Correlation Between the Use of Screens and the Development of Brains

A new study found that there is a correlation between the use of screens and the development of brains in young children, especially in areas related to language function. The study further suggests that the time for preschool children to touch the screen should be minimized.

The study was published on Monday (November 4) in the American Medical Association’s Journal of Pediatrics (JAMA Pediatrics). The lead author is Dr. John S. Hutton, director of the Reading and Literacy Discovery Center at Cincinnati Children’s Hospital.

The researchers performed a special brain scan of 47 healthy children aged 3 to 5 years, namely magnetic resonance diffusion tensor imaging, to assess the integrity of white matter in the brain. These children are all from English-speaking families, most of whom are in the upper middle class.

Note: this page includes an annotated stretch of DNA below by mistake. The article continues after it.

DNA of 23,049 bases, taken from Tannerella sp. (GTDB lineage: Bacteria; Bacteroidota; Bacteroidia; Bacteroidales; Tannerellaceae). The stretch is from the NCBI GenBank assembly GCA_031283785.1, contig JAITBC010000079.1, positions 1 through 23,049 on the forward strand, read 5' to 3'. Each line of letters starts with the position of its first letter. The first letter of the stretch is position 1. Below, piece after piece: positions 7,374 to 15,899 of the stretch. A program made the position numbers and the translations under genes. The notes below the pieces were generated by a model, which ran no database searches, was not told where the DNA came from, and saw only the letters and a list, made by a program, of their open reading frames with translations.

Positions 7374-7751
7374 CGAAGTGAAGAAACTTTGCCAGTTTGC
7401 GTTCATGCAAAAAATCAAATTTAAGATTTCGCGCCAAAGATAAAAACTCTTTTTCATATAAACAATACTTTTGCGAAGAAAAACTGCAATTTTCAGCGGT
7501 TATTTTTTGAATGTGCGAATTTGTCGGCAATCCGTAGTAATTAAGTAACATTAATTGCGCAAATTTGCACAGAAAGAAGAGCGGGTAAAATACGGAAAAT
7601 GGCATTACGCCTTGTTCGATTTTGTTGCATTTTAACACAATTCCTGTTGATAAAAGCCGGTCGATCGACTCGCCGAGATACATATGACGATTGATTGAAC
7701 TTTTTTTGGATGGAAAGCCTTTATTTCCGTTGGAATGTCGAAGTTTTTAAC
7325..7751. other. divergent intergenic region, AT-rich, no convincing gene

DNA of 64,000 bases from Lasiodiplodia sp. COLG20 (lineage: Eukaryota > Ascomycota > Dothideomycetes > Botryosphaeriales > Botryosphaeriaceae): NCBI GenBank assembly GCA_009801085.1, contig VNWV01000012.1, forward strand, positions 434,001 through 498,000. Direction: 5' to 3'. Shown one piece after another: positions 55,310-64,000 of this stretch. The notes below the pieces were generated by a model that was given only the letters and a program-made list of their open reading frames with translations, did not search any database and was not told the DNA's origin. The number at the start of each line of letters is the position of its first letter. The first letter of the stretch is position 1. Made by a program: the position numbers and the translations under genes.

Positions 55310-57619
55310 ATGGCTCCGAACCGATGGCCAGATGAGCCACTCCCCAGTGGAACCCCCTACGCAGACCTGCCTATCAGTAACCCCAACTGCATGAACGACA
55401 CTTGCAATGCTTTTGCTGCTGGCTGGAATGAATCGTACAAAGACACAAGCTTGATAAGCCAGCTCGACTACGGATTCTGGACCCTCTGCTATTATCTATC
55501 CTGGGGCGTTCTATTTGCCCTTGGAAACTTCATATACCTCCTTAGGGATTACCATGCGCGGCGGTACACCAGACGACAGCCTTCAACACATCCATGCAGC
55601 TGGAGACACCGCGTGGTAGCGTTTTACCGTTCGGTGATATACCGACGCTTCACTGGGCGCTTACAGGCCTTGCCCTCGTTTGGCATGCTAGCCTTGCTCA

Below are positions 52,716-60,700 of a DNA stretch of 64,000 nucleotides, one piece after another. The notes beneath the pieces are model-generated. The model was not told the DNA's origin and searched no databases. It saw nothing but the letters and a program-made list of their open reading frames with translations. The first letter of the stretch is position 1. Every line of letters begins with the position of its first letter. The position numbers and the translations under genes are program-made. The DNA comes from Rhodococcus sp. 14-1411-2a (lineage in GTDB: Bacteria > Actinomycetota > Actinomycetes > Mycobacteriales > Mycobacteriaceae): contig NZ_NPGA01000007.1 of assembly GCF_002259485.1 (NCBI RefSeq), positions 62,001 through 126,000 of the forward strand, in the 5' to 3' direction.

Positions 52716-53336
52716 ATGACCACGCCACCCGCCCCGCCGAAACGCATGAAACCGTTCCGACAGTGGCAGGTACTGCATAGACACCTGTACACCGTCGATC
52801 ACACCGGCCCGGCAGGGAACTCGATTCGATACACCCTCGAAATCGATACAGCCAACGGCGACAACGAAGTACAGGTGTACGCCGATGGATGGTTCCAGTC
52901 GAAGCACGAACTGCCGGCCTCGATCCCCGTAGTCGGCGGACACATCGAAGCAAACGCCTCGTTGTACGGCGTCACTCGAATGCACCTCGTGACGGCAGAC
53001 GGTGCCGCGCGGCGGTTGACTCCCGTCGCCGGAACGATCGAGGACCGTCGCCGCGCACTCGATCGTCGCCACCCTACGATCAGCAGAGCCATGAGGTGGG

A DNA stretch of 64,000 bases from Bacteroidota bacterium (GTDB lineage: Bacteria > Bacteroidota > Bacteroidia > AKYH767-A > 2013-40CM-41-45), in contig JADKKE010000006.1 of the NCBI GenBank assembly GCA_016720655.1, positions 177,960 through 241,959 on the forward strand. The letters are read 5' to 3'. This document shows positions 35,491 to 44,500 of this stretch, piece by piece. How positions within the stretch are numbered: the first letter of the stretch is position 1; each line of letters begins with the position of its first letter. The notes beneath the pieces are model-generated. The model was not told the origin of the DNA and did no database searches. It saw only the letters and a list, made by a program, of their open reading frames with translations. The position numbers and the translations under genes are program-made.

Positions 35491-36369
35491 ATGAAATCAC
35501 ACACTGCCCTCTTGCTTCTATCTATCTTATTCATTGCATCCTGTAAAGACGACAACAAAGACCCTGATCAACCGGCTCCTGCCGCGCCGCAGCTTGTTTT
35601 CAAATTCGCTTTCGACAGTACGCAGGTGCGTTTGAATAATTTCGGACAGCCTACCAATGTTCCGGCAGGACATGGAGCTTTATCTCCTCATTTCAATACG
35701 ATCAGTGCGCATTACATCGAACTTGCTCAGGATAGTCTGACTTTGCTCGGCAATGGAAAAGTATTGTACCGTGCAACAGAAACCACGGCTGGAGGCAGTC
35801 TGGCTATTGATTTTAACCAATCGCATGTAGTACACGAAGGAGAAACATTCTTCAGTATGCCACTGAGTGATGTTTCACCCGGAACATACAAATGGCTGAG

After asking parents about their child’s screen usage, the researchers scored ScreenQ. This score has been developed and validated over the past few years based on the American Academy of Pediatrics Screen Time Guide and is by far the most authoritative guide.

Zero points means 100% “conformity”, that is, there is no screen in the bedroom; children only start watching TV or using the app for more than 18 months; no contact with violent content; preschool children spend 1 hour a day watching high-quality programs Watch with your parents and more. The 26 points mean that there is no “regularity”. If the child is less than 1 year old, they will start to look at the screen; the bedroom has a screen; watch the violence; the total time for watching the screen is too long; there is no parent to accompany when watching.

Do anything to strengthen the connection between neurons

The researchers then compared the children’s ScreenQ to their brain scans, which showed the degree of myelination of the neurons, the connection between the nerve cells and the white matter formed by a fatty substance, myelin. cover. It insulates nerve cells and improves signal transmission efficiency.